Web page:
Maruti's LCV foray begins with exports

Maruti Suzuki India is believed to have kick-started trial production of its first light commercial vehicle (LCV) from March 2016 at its Gurgaon facility. It has also shopped 100 units to South Africa and Tanzania.

Shobha Mathur By Shobha Mathur calendar 27 May 2016 Views icon12478 Views Share - Share to Facebook Share to Twitter Share to LinkedIn Share to Whatsapp

Maruti Suzuki India, which is now moving fast on its diversification into the light commercial vehicle (LCV) market, is believed to have kick-started trial production of its first LCV, the Super Carry, in March 2016 at its Gurgaon plant. 

The company has despatched the first lot of 100 Super Carry LCVs to South Africa and Tanzania. The shipment is of the petrol variant powered by the G12B engine. Besides African markets, the company also plans to export the Super Carry to SAARC nations. Based on the feedback, it will explore export opportunities for Super Carry in other international markets.

The India launch for Super Carry is planned in the second quarter of the current fiscal. To begin with, it will be launched in select parts of the country. For the domestic market, the Super Carry will be powered by the E08 diesel engine.  

Since the carmaker is making its foray into this new market segment, it is doubly cautious to strike all the right notes and plans to spin off a pilot of the LCV in limited Tier 2 and Tier 3 towns initially before going all-India in a phased manner.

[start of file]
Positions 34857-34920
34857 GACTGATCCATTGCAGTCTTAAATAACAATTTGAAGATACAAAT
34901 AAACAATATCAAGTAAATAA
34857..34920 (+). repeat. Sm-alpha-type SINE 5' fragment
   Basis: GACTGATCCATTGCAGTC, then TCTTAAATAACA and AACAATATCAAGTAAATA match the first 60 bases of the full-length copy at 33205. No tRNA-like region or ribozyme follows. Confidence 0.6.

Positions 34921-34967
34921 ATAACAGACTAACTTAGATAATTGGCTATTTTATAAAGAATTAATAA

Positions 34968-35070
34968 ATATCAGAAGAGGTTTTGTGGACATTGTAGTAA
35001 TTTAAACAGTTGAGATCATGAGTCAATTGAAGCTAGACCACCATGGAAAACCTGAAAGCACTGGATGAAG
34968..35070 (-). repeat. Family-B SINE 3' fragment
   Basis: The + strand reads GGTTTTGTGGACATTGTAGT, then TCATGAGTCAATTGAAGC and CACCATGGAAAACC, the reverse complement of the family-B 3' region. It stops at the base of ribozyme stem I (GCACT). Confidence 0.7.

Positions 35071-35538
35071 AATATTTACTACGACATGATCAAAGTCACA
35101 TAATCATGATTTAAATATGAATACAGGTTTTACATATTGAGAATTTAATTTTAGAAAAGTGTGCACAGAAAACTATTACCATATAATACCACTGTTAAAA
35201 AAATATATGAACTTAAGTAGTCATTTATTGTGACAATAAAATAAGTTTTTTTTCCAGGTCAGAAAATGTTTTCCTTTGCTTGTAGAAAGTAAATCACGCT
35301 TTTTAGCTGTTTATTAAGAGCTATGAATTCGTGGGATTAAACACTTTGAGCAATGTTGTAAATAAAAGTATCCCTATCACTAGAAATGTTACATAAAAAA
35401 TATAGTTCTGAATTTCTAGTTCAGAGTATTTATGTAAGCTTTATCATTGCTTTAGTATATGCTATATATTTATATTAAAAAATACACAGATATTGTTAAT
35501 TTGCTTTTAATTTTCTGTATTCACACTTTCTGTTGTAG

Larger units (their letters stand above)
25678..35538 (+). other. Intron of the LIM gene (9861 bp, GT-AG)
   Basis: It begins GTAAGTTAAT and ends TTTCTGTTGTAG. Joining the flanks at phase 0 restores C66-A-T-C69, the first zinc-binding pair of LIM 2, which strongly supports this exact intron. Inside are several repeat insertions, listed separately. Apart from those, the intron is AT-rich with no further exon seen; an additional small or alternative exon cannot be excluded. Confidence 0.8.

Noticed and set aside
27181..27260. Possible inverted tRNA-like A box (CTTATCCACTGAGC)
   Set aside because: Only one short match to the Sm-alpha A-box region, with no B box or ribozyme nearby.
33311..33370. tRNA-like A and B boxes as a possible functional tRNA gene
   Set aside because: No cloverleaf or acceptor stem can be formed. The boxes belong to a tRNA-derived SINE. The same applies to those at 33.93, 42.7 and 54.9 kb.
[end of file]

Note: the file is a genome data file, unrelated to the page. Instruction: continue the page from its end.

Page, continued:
RS Kalsi, executive director, sales and marketing, Maruti Suzuki India, told Autocar Professional that since the LCV segment in the country is still to pick up steam, the company will go slow, testing the LCV product initially in a clutch of towns and, based on the market response, expand its network further. The carmaker has already indicated that a separate retail format will be deployed to market the Super Carry in the country in addition to its standard and premium Nexa showrooms.

Maruti plans to use the LCV platform as a springboard to enter the small commercial vehicle (SCV) market in a big way both domestically and for exports. 

As earlier reported by Autocar Professional, the new Maruti LCV will be powered by a turbocharged 0.8- litre two-cylinder diesel engine (E08) developed in-house by the local R&D team and will also offer a CNG option. The diesel motor is already doing duty on the Celerio diesel that was launched in 2014.

Sources in the know told Autocar Professional that since the 800cc diesel suffered from some noise, vibration and harshness issues in the Celerio, some modifications in the motor are currently underway to remove the NVH issues as well as fine-tune some other aspects of the powerplant to make it more vibrant and noiseless for the Super Carry. 

Planned production: 80,000 units

It is understood that Maruti is looking at around 30,000 units of the diesel variant annually while total production capacity of the Super Carry is expected to be in the range of 80,000 units per annum, from the Gurgaon plant. This will include CNG options as well as a petrol motor for the export markets, according to RC Bhargava, chairman.

The LCV market in India was facing a slowdown for the last couple of years due to the unseasonal monsoons that left less disposable income in the hands of the rural populace. Besides, lack of adequate financing coupled with high rates of interest posed a spanner in the growth of the segment. However, April 2016 sales figures, announced by apex industry body SIAM reveal that LCV sales are moving into positive territory and grew 14.01 percent year on year. Domestic sales stood at 30,320 units though exports were down 10.20 percent.